I recently weaned off my dog off his dog food and now I feed him raw chicken with bone maybe once a week but every day I either feed him raw beef or chicken breast. I give him chicken liver too.
My dog is 11 pounds maltese. 2 weeks into his raw food regimen
I see no symptoms of distress or anything abnormal besides his feces. He keeps straining to poo and when he does succeed it is either small rock shape or firm but liquid. This has been going on this past week.
I gave him half a table spoon of 100% canned pumpkin yesterday after every meal (2 meals per day) but today, his poop came out to be small rock shape
What to do now? Getting worried. Also I did not feed him yet.. Was planning to give him just a half tablespoon of pumpkin.
Sounds like he might have a GI upset/blockage, my 9 pound poodle mix had to go to the emergency vet x2 for issues related to “raw meaty bones”. The bone, even when it is ground up into fine particles can turn into cement in the stomach and colon. It is painful and can be quite serious.
I would take him to the vet (today), he’ll probably need an x-ray and then they will discuss treatment. Raw food has risks, especially for delicate small breeds (in my experience)
I might need to take him next week due to financial reasons, till then, what should I be feeding him? He is acting normal right now and there seems to be no lack of appetite or energy.C4DMember
Hi Kevin K,
Are you feeding a balanced commercial raw diet? If not, unless you are very knowledgable on feeding a balanced raw diet and are following a recipe that has been put together by a vet nutritionist, or at the very least, by a qualified professional, you need to rethink feeding raw. Too much liver, which is very rich and nutrient dense, can cause loose stools. Too much bone, which is very high in calcium, and lack of correct fiber can cause a very small dry stool.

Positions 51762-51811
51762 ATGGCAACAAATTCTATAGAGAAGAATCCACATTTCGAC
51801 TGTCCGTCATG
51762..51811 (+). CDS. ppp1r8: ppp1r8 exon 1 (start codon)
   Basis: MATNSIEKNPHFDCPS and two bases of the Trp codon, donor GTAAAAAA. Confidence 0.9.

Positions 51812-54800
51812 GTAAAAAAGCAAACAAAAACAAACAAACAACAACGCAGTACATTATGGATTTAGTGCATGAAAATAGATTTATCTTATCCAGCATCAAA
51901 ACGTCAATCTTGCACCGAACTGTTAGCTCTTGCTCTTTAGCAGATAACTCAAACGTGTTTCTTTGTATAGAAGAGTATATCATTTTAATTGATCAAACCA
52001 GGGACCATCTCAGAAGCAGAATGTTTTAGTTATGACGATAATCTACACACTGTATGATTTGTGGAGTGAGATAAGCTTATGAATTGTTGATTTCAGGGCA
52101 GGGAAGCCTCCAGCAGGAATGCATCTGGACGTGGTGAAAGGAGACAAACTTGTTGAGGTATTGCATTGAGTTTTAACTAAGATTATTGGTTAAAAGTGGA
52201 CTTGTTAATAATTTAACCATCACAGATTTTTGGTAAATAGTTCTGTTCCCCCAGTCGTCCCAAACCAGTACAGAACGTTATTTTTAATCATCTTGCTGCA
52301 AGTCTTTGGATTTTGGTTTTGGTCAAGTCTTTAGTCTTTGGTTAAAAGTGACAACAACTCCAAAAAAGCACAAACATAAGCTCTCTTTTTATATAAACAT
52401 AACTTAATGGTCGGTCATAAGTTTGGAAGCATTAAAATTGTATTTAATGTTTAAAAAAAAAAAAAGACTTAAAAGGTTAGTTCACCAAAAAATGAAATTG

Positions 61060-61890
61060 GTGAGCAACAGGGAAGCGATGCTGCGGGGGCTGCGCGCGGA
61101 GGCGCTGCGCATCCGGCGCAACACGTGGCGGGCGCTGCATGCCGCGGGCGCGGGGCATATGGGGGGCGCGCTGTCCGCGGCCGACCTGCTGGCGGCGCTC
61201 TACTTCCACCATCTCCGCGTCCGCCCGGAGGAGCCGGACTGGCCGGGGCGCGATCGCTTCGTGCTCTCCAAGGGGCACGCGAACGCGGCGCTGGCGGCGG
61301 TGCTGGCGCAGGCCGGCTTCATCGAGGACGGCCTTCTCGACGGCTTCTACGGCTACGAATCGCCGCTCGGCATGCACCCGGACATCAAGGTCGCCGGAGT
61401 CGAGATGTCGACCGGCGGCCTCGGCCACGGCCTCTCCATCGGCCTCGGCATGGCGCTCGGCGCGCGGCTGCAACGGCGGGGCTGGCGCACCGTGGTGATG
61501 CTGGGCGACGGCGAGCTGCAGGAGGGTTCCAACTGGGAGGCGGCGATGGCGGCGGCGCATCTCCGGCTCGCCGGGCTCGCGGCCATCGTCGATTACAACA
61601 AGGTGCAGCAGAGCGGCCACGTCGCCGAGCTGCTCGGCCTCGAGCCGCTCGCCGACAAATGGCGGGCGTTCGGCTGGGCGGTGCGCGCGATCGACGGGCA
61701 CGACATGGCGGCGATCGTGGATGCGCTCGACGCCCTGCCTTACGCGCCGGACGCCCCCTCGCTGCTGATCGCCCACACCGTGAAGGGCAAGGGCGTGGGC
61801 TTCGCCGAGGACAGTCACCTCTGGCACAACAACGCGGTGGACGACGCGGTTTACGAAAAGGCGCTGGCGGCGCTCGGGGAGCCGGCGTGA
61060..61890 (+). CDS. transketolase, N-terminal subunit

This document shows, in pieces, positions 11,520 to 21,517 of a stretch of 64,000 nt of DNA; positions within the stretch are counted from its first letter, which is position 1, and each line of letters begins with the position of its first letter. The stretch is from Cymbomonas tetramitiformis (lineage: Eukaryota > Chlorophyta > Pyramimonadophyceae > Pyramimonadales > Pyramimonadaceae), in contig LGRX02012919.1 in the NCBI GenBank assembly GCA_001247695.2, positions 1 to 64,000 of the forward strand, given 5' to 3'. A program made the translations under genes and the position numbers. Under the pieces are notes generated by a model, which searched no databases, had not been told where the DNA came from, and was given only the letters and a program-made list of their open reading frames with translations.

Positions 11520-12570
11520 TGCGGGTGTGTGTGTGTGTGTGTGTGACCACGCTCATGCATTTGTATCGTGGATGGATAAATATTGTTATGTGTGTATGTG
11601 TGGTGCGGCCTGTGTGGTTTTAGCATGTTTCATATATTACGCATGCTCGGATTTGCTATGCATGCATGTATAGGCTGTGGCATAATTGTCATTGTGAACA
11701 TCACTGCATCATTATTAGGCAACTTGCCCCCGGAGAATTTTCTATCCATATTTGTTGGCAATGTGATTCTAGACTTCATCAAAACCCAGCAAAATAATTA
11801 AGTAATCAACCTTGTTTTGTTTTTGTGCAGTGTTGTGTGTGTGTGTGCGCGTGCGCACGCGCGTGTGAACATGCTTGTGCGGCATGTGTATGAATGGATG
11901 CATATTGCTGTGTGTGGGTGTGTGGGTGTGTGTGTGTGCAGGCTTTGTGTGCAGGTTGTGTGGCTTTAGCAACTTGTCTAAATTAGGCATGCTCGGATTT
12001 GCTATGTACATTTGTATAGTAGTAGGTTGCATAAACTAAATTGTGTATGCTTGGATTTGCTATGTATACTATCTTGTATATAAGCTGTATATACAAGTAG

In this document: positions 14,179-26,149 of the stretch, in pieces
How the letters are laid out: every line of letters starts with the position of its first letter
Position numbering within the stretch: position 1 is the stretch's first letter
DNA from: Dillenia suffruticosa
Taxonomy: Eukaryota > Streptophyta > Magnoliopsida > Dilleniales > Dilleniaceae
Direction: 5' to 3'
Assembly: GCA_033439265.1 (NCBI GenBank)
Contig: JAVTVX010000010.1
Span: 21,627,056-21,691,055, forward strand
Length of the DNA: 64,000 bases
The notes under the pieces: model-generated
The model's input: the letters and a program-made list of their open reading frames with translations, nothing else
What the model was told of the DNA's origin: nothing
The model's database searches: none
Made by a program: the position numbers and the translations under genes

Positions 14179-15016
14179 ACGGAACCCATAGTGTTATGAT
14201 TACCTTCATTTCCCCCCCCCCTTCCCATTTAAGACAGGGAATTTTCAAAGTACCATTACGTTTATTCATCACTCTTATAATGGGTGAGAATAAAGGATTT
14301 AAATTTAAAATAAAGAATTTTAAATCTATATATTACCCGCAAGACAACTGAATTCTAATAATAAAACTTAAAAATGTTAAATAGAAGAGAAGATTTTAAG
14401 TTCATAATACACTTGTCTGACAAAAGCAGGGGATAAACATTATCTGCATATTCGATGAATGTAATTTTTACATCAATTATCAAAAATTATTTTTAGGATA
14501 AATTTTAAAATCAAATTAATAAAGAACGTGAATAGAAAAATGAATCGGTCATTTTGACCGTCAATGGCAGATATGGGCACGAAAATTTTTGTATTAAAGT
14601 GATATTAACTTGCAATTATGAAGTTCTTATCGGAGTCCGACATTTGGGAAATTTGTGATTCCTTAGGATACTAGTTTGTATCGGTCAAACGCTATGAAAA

Raw food can be fed to a healthy animal, as long as there has been the proper adjustment period and that the diet is correctly formulated and nutritionally balanced. I do feed raw in my rotation of foods, but I use commercial raw food that’s complete and balanced. When feeding fresh cooked food, I use a commercial premix added to the meat. I have no problems with stools or any health issues with my dogs.
You might want to either put him back on a traditional diet to see if that corrects the issues and transition to the correct raw diet gradually. If the sypmtoms persist or worsen, you do need to see a vet soon.
- This reply was modified 5 years, 1 month ago by C4D.
I would call the vet, they must have a 24/7 emergency veterinary clinic near you. They have payment plans and they take credit cards.
A veterinarian that has examined your dog should be the one to advise you.
Stop the raw and all bones. Bland diet for a few days, is probably what they will say.
Make sure he is drinking water, maybe add a little to his soft cooked food.
PS: When he recovers, look into a high quality kibble, my dogs like Nutrisca, but I hear good things about Fromm and Orijen.